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Cheyenne Valley

Museum Notes

by Kristen Parrott, curator
for the week of October 5, 2016

On Saturday, September 24, a new museum opened on the National Mall in Washington, D.C. – the National Museum of African American History and Culture, operated by the Smithsonian. A slice of Vernon County history can be found in this new museum, in an exhibit called “Black Pioneers in the Old Northwest.”

Smithsonian exhibit 2016

Here visitors will see stories about five pre-Civil War free Black communities, including Vernon County’s own Cheyenne Valley, Town of Forest. It is represented by a photo of Wesley Barton and a brief history of the settlement he founded, Barton’s Corners, later called Burr. Wesley Barton was born in Illinois in 1818, and moved to the Town of Forest in 1855. His son Cornelius was the first postmaster of Burr, in 1870, which made him the first African-American postmaster in the Midwest, and possibly the first African American in the U.S. to establish a post office.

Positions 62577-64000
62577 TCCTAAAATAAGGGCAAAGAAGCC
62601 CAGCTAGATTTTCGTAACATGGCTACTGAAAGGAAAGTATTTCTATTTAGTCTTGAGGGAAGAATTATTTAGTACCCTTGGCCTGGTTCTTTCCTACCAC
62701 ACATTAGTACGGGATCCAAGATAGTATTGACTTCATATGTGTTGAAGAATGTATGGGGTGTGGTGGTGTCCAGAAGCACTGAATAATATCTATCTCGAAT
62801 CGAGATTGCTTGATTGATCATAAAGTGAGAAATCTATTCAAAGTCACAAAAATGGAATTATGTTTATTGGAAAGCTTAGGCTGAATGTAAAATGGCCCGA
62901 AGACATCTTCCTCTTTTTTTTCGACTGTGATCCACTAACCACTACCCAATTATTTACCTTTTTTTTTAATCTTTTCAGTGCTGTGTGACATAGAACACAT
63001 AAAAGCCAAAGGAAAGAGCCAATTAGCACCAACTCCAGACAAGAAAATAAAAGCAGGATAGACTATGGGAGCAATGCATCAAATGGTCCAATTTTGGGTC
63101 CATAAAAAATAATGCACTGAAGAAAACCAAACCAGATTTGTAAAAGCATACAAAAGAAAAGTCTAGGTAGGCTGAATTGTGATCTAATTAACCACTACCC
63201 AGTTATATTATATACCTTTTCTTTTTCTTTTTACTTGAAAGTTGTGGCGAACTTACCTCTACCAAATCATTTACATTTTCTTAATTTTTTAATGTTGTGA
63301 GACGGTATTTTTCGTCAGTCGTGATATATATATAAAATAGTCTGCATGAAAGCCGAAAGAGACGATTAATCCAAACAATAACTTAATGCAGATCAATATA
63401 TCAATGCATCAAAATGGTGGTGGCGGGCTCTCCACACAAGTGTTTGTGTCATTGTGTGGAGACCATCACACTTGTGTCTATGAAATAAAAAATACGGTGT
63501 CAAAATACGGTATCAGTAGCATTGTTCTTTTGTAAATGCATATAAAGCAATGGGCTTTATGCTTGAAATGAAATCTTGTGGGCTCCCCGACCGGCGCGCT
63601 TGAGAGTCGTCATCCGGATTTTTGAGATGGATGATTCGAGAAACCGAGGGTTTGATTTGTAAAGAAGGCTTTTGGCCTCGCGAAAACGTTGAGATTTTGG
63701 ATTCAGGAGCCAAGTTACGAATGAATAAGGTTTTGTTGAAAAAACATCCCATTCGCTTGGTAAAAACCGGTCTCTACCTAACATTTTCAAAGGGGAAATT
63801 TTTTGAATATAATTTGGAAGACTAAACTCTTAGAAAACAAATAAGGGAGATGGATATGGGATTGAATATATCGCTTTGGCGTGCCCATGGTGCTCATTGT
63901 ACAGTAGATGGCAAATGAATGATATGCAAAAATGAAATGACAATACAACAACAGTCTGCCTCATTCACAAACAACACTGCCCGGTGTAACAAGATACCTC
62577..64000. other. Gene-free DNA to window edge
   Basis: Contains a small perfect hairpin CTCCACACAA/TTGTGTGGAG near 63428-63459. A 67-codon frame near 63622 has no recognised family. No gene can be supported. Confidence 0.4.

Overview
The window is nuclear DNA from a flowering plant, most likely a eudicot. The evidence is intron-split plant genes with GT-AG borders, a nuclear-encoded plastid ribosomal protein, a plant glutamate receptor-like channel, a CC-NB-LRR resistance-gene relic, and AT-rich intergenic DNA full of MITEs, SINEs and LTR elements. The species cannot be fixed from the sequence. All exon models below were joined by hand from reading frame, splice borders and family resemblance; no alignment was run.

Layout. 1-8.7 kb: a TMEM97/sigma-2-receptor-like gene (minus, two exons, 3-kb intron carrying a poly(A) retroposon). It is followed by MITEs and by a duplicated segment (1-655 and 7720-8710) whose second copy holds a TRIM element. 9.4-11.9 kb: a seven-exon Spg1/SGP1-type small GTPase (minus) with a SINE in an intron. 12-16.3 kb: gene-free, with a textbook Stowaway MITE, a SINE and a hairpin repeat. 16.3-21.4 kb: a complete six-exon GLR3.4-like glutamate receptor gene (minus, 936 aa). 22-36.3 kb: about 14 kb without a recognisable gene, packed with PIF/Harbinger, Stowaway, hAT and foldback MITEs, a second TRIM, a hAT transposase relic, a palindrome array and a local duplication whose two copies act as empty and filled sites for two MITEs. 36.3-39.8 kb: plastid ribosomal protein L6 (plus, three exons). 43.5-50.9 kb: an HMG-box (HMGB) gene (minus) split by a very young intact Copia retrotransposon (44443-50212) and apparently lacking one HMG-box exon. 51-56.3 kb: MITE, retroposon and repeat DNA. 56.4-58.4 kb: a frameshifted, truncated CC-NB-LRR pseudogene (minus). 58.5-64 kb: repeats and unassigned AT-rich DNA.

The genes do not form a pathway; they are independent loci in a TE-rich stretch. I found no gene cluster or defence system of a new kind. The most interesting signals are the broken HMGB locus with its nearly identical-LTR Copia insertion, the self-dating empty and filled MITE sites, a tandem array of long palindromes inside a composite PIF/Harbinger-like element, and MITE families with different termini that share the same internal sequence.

Harvard researcher Anna-Lisa Cox, who visited Vernon County in the summer of 2014 to study Cheyenne Valley, contributed to the “Black Pioneers” exhibit in the new African American History museum. She is currently writing a book which will feature the Barton family, due to be published in 2018. [Note: This book has now been published. Its title is The Bone and Sinew of the Land: America’s Forgotten Black Pioneers and the Struggle for Equality.] Vernon County history is getting some national attention!

Wesley Barton
Wesley Barton